The Library Bus

Five-year-old Pari accompanies her mother on her library bus rounds for the first time, stopping at a village and a refugee camp so that girls there can exchange books and have a lesson in English. Talking with her mother as they drive, Pari learns that she is lucky that she can attend school the next year. Pari’s mother had to learn in secret when it was forbidden to teach girls to read, and the young women the bus visits weekly have no other access to education. Inspired by the first library bus to operate in Kabul, Afghanistan.

The Sky At Our Feet

Jason has just learned that his Afghan mother has been living illegally in the United States since his father was killed in Afghanistan. Although Jason was born in the US, it’s hard to feel American now when he’s terrified that his mother will be discovered — and that they will be separated. When he sees his mother being escorted from her workplace by two officers, Jason feels completely alone. He boards a train with the hope of finding his aunt in New York City, but as soon as he arrives in Penn Station, the bustling city makes him wonder if he’s overestimated what he can do. After an accident lands him in the hospital, Jason finds an unlikely ally in a fellow patient. Max, a whip-smart girl who wants nothing more than to explore the world on her own terms, joins Jason in planning a daring escape out of the hospital and into the skyscraper jungle — even though they both know that no matter how big New York City is, they won’t be able to run forever.

One Half From The East

Obayda’s family is in need of some good fortune, and her aunt has an idea to bring the family luck—dress Obayda, the youngest of four sisters, as a boy, a bacha posh.Life in this in-between place is confusing, but once Obayda meets another bacha posh, everything changes. Their transformation won’t last forever, though—unless the two best friends can figure out a way to make it stick and make their newfound freedoms endure.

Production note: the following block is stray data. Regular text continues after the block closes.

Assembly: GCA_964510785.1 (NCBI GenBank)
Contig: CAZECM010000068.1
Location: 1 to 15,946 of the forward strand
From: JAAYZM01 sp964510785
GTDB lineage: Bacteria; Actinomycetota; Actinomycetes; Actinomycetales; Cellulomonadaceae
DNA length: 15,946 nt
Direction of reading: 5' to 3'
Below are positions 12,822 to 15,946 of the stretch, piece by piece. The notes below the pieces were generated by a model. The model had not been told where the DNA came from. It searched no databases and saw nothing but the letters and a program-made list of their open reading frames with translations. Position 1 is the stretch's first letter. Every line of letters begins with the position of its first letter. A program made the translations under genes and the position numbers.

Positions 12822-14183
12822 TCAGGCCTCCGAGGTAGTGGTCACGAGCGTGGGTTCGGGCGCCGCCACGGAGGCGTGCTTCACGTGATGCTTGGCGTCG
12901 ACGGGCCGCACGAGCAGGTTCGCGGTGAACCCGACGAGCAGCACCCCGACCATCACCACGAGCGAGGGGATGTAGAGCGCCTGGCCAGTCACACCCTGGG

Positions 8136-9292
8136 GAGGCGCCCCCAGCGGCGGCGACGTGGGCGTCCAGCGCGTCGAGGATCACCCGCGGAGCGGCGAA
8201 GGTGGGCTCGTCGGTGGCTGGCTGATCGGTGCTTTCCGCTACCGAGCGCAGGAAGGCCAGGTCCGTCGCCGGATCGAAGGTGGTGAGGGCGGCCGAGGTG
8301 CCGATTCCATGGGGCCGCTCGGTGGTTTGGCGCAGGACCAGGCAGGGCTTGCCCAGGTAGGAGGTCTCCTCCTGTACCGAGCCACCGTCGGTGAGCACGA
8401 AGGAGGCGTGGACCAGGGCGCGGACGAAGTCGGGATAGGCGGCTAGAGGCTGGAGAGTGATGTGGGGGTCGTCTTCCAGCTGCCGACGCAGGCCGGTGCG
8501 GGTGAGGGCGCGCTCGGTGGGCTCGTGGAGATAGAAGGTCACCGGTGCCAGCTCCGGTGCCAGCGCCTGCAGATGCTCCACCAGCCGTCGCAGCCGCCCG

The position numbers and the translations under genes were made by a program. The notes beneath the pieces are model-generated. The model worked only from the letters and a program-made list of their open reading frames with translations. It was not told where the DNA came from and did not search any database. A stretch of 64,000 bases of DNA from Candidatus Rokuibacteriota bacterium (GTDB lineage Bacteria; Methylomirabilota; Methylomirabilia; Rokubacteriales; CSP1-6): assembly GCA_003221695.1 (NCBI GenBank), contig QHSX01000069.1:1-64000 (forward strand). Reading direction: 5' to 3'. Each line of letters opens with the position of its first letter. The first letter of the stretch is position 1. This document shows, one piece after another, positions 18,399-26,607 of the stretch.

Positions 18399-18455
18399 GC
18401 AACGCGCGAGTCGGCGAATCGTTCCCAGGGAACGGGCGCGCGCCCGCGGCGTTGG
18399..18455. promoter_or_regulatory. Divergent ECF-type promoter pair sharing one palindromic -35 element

The Sky Of Afghanistan

“I look at the sky, and I close my eyes, and my imagination begins to fly… The sky can be full of kites, I think, but also full of dreams. And my dream flies high, high up towards the stars. I’m a little Afghan girl who doesn’t stop dreaming. And my dream flies towards all of the regions, entering houses, in homes, in families, and in hearts. A little girl, a dream, a song for peace.”

The Secret Sky

Two teens from different ethnic groups in present-day Afghanistan must fight their culture, tradition, families, and the Taliban to stay together as they and another village boy relate the story of their forbidden love.

Saving Kabul Corner

Twelve-year-old Ariana, a tomboy, and her ladylike cousin Laila, recently arrived from Afghanistan, do not get along but they pull together when a rival Afghani grocery store opens, rekindling an old family feud and threatening their family’s livelihood.

Razia’s Ray of Hope